John S. Kirchner, MD, completed his undergraduate studies at Washington and Lee University, Lexington, Virginia 1988. He graduated medical school 1992 at Hahnemann University. Upon completing his degree, Dr. Kirchner began a one-year rotating internship in General Surgery at Hahnemann University, followed by a residency in Orthopaedic Surgery which he completed in 1997 at Allegheny University of the Health Sciences, Philadelphia, Pennsylvania. Dr. Kirchner moved to Birmingham, Alabama to pursue a one-year fellowship in Foot and Ankle Surgery at the American Sports Medicine Institute.
I always knew I wanted to be a surgeon. I like to proactively fix things rather than take the try it and see if it works approach. With guidance from family and friends, I entered orthopaedics. No matter how technology or medications improve, the care for worn out joints and fractures will always be needed.
Like many physicians, success stems from personal satisfaction. For an orthopaedist, a patient who returns to your office with complimentary comments, improved function, significant relief of pain, and/or restoration of lifestyle signals success. I feel most successful when my patients refer family or friends.
One of the most memorable cases I handled was one of my total ankles. After returning from a hunting trip to Montana, my patient was so excited because he could actually retrieve his game. His peers were equally excited that he could follow them into the woods to assist.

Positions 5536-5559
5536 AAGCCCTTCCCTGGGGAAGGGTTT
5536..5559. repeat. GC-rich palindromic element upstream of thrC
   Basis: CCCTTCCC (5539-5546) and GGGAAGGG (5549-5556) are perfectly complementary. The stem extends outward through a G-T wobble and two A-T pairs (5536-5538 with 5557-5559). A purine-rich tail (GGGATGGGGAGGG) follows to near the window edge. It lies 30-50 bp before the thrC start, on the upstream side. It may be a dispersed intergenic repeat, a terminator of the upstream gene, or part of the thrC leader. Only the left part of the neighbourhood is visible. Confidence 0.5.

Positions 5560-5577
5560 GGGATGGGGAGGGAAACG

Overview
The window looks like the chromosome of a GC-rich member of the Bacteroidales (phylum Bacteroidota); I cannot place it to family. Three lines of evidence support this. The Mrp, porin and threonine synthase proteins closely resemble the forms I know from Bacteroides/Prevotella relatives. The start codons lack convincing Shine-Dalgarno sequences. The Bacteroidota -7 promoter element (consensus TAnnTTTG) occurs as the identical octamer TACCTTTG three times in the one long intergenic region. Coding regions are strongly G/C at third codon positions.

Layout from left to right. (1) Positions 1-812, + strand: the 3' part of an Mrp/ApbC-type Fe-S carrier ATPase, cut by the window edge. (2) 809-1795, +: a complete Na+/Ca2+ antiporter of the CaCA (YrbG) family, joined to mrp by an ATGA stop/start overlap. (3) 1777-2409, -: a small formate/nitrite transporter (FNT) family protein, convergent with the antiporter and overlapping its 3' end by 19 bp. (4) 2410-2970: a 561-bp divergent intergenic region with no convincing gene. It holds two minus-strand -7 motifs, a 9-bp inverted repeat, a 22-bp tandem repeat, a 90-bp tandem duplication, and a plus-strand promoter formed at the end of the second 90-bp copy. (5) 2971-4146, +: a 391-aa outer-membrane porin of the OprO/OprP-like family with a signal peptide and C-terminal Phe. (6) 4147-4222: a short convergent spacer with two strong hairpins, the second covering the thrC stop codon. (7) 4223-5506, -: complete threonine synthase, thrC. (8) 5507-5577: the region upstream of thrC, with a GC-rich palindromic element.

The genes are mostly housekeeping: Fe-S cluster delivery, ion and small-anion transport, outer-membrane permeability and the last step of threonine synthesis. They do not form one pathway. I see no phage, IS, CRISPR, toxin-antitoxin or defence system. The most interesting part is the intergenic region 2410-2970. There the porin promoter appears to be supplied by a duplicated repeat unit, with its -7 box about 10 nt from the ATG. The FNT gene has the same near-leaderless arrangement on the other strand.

I have been in practice for over 15 years working in both academic affiliated centers as well as private practice. I spent much time searching for a practice where I would feel like part of a group as well as part of the medical community. I chose to join Southlake Orthopaedics because of the partners with whom I would be associated.
One of the greatest contributions I can bring to the orthopaedic community in the Birmingham Metro Area is my experience of more than 250 total ankle arthroplasties. This procedure is unique as the only other option is fusion of the joint. Total ankles allow people to retain a mobile joint segment. My experience rivals that of only a few other orthpaedic surgeons in the country. My former partner, John Gould, and I were very excited and proud of our continuing superior results using this technology.